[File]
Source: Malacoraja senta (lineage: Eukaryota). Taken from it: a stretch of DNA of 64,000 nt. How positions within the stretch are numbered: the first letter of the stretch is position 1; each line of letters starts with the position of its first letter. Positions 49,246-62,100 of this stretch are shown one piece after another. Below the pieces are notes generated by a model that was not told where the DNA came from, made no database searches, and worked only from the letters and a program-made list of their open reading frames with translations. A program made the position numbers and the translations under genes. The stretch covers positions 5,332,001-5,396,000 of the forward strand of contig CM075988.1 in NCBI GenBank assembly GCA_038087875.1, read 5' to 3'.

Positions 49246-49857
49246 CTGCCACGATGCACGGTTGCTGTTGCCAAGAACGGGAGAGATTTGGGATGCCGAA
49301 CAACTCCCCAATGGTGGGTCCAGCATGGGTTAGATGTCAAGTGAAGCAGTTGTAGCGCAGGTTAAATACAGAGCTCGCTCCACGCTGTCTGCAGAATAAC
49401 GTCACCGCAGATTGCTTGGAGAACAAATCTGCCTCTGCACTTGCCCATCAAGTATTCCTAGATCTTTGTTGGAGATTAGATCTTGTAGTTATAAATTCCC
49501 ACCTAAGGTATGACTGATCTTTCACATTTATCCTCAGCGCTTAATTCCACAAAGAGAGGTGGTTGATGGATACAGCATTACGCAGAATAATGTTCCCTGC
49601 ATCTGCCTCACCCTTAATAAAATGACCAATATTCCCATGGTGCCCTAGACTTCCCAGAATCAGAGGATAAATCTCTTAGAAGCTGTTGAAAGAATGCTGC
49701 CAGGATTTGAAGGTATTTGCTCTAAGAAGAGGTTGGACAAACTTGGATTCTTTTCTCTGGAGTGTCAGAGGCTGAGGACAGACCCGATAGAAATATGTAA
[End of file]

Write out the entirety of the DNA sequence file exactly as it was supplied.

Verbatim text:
Source: Malacoraja senta (lineage: Eukaryota). Taken from it: a stretch of DNA of 64,000 nt. How positions within the stretch are numbered: the first letter of the stretch is position 1; each line of letters starts with the position of its first letter. Positions 49,246-62,100 of this stretch are shown one piece after another. Below the pieces are notes generated by a model that was not told where the DNA came from, made no database searches, and worked only from the letters and a program-made list of their open reading frames with translations. A program made the position numbers and the translations under genes. The stretch covers positions 5,332,001-5,396,000 of the forward strand of contig CM075988.1 in NCBI GenBank assembly GCA_038087875.1, read 5' to 3'.

Positions 49246-49857
49246 CTGCCACGATGCACGGTTGCTGTTGCCAAGAACGGGAGAGATTTGGGATGCCGAA
49301 CAACTCCCCAATGGTGGGTCCAGCATGGGTTAGATGTCAAGTGAAGCAGTTGTAGCGCAGGTTAAATACAGAGCTCGCTCCACGCTGTCTGCAGAATAAC
49401 GTCACCGCAGATTGCTTGGAGAACAAATCTGCCTCTGCACTTGCCCATCAAGTATTCCTAGATCTTTGTTGGAGATTAGATCTTGTAGTTATAAATTCCC
49501 ACCTAAGGTATGACTGATCTTTCACATTTATCCTCAGCGCTTAATTCCACAAAGAGAGGTGGTTGATGGATACAGCATTACGCAGAATAATGTTCCCTGC
49601 ATCTGCCTCACCCTTAATAAAATGACCAATATTCCCATGGTGCCCTAGACTTCCCAGAATCAGAGGATAAATCTCTTAGAAGCTGTTGAAAGAATGCTGC
49701 CAGGATTTGAAGGTATTTGCTCTAAGAAGAGGTTGGACAAACTTGGATTCTTTTCTCTGGAGTGTCAGAGGCTGAGGACAGACCCGATAGAAATATGTAA